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What we do

Supporting Smallholder Farmers

Our drive is to help open market access for smallholder farmers especially in geographically isolated areas in Peru. We have found that such areas may often lack access to information or infrastructure as in many cases agencies or programs have opted for more accessible locations. Compelled to help, we focused our efforts on the farming town of Echarati in the jungle region of La Convención, Cuzco finding that it did not have the presence of cacao or coffee NGO agencies nor much access to infrastructure. Together we worked with the local municipality of Echarati to help build a sustainable platform that provided microfinancing, new techniques in cultivation and quality control, and assistance in acquisition of assets for production.  While in Echarati we found that the cacao harvested is a rare native evolved variety gifted with a superb flavor.  Even in the most isolated areas we can find amazing food ingredients cultivated with care by smallholder farming communities.


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New Techniques

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Quality Control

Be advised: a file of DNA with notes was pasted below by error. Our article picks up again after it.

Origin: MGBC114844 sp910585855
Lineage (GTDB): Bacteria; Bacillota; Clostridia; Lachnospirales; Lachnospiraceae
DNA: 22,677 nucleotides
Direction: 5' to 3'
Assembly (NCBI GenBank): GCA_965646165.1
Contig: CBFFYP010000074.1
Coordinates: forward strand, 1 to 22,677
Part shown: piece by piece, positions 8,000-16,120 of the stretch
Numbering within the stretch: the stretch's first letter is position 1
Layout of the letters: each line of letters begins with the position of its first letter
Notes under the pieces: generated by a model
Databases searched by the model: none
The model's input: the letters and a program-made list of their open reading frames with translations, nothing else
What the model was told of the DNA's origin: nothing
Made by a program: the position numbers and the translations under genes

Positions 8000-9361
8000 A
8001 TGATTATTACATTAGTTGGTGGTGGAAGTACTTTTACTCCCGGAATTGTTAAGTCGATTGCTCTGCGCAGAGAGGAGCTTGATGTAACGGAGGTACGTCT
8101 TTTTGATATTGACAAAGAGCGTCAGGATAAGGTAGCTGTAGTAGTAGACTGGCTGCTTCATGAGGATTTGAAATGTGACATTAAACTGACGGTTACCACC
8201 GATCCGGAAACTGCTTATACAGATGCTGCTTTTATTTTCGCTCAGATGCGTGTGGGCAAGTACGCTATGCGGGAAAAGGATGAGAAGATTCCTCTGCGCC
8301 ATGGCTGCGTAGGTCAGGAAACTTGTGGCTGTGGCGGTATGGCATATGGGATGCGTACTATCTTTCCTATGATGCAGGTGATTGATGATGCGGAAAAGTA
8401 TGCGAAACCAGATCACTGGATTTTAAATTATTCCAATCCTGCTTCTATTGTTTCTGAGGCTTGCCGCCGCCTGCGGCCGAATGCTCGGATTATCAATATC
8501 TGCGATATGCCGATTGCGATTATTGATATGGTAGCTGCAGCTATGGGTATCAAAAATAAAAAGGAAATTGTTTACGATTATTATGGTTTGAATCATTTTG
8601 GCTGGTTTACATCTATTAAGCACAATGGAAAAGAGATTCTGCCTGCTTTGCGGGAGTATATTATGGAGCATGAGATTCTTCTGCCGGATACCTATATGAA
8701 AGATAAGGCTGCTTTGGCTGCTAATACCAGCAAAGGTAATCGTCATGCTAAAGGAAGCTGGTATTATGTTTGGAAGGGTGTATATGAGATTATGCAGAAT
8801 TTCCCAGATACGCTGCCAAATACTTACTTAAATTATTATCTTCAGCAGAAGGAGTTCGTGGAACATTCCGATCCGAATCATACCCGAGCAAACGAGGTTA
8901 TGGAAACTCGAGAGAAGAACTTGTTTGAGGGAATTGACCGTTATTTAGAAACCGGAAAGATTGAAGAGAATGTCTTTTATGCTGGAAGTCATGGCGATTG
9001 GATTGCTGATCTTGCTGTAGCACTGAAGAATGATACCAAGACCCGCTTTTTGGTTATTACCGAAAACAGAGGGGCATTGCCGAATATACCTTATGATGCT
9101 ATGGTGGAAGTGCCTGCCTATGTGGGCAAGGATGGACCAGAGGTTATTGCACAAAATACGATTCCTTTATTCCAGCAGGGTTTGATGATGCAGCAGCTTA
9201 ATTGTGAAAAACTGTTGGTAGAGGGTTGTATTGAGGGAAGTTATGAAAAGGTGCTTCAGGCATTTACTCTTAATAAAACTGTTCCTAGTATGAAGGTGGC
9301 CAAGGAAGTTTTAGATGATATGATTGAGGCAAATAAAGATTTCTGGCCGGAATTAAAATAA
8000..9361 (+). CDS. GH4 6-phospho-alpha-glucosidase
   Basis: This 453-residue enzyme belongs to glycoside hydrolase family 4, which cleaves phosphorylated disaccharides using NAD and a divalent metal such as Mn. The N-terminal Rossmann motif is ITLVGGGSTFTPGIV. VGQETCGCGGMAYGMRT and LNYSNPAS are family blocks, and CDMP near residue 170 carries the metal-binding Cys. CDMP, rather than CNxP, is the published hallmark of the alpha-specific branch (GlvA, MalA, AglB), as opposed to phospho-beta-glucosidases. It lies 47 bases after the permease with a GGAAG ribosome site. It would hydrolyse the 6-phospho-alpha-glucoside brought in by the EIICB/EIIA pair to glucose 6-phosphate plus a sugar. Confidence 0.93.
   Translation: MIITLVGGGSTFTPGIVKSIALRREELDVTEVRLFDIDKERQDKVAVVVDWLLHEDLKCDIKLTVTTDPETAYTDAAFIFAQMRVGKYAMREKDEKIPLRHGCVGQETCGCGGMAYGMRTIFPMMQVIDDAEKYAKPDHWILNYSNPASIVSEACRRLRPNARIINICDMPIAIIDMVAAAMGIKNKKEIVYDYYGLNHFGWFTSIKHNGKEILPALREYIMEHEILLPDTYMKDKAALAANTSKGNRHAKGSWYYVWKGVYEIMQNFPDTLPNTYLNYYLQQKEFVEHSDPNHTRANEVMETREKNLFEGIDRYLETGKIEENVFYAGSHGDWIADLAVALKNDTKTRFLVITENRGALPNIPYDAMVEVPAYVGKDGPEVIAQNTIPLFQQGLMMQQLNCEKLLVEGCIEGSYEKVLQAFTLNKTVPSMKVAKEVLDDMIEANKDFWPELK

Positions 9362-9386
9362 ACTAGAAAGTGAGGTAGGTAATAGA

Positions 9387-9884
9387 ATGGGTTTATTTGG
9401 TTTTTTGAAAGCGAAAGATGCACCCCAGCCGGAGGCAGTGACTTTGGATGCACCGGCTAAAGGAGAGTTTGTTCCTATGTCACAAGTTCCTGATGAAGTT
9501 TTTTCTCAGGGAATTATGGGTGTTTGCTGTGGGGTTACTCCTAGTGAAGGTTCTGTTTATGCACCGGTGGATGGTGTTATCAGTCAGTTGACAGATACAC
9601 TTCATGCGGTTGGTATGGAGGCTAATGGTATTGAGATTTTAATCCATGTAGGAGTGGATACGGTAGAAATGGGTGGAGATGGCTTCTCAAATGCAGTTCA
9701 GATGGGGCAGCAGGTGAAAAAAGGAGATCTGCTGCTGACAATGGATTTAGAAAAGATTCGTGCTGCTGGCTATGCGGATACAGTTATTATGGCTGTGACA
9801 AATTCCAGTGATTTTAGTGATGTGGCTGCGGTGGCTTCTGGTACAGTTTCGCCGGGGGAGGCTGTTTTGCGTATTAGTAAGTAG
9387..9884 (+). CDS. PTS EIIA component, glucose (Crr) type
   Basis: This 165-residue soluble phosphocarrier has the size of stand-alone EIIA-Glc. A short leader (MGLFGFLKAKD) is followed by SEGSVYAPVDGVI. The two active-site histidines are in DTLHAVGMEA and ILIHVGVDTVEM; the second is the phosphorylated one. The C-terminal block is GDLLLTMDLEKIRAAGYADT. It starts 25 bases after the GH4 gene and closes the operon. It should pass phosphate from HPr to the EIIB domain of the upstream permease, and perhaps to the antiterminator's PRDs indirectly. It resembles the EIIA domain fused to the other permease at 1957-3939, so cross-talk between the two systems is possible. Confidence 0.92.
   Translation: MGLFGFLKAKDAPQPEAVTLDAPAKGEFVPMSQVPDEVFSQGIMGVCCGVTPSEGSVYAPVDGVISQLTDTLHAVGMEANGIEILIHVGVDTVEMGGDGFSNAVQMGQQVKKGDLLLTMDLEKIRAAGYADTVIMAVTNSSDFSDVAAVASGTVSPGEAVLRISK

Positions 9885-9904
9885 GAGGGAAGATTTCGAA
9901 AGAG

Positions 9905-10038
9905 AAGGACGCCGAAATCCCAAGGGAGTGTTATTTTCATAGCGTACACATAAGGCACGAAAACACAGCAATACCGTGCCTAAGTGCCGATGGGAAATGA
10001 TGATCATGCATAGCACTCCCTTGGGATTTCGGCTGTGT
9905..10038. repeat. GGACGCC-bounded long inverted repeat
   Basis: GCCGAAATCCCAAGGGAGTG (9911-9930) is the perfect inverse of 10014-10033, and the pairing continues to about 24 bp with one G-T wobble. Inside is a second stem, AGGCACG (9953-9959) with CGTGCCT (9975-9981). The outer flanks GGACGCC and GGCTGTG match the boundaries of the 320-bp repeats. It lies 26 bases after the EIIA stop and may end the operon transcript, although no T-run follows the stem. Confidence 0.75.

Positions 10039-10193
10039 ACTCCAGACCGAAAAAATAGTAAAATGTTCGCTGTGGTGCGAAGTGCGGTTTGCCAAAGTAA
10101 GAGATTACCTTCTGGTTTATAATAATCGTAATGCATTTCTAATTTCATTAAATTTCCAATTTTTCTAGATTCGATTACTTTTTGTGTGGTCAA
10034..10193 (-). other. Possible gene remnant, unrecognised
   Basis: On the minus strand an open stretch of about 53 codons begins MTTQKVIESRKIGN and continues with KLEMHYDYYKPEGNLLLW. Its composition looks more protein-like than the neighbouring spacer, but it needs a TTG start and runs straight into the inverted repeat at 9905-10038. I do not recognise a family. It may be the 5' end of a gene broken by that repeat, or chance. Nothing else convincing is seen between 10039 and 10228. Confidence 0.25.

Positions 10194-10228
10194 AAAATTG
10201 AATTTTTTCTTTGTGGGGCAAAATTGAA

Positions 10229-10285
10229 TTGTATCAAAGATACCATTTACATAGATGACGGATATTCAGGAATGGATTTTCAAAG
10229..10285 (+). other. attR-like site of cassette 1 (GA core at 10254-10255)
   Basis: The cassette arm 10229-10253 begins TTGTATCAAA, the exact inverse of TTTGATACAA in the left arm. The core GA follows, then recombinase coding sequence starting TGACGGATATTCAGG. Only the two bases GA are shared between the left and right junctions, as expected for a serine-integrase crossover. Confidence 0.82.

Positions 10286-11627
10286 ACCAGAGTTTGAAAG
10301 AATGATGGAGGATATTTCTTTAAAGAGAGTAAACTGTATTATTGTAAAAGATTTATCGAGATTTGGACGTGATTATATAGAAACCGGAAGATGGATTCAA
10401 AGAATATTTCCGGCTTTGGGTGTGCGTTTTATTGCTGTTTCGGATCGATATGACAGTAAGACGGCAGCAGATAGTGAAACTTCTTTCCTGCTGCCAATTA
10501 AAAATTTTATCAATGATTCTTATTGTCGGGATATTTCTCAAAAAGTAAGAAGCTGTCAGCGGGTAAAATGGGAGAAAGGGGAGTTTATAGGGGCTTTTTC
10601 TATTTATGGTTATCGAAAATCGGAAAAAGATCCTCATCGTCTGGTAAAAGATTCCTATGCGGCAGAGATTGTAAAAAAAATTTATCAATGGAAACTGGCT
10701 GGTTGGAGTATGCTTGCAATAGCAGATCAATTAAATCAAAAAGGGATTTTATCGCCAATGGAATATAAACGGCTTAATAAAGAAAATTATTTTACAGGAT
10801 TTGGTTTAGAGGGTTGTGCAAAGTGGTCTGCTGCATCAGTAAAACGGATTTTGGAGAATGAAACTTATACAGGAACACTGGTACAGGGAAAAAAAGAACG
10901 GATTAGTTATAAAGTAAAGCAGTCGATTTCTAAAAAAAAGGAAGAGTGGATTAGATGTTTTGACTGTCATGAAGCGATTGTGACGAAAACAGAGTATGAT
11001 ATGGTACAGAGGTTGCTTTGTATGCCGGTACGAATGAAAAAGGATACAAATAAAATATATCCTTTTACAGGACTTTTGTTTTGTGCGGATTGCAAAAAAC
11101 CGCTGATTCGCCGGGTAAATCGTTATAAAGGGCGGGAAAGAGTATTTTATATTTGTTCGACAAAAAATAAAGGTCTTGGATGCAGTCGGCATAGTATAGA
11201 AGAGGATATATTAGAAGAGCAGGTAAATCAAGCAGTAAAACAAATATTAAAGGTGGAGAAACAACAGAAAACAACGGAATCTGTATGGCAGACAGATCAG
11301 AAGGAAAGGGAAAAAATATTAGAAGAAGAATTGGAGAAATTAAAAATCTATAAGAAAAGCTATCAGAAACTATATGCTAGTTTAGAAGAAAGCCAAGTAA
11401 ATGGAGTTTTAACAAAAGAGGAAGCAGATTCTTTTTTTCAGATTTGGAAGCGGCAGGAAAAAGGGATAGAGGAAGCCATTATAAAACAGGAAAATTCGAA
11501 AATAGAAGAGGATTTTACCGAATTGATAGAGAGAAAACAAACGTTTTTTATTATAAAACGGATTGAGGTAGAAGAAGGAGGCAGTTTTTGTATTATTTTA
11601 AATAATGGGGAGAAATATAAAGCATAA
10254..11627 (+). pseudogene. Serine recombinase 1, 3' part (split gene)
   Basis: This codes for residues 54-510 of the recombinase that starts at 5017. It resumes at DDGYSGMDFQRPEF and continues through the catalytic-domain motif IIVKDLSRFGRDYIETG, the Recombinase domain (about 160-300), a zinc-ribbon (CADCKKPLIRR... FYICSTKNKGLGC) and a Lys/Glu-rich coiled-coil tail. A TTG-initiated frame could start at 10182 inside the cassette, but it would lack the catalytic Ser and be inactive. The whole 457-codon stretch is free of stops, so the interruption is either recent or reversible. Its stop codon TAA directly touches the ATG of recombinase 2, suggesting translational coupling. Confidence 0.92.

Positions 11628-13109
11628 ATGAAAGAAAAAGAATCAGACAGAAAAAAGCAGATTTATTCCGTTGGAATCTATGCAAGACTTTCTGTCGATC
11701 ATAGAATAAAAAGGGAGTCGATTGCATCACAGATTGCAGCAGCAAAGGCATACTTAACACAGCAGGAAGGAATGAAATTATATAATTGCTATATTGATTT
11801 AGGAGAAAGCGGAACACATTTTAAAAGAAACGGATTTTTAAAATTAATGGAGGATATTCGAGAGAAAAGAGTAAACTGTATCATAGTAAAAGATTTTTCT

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Fair Value


Smallholder farmers are limited by funds and are often forced to concede to the politics of large cooperatives who control trade and influence in the area.  As the average smallholder farmer owns two to five hectares of their land, they are often left with limited options for financing harvest yields.  Usually the buyer, large cooperatives cement further control in trade as they set their own prices, loan terms and interest rates to the selling smallholder farmer.

At Cacao Juntos we are looking to disrupt the current practices of large cooperatives for a system that promotes fair value, sustainability, and community growth.



Our Story


Cacao Juntos was founded by Matthew Lianides, a social entrepreneur and founder of Sumaq Foods in California. Matthew held various corporate finance roles in Silicon Valley before traveling to Peru and founding Cacao Juntos.  As a Peruvian descendant and feeling compelled to help Peru, Matthew partook in social projects in Peru that focused on merging technological innovation with social settings for community development.  Matthew initially started with a social fashion project that supported women artisan knitters in providing fair stable jobs and focusing on the development, process of sharing new skills to ultimately help the role of women in rural villages to become more financially and socially independent.  


While traveling to isolated cacao farms in the Peruvian jungle, Matthew learned firsthand the difficulties smallholders face in accessing markets to sell their harvest.  In response to this need, Matthew founded Cacao Juntos to build a sustainable platform that provides microfinancing, promotes innovative techniques in cultivation and quality, and shares fair value for smallholder farmers.  

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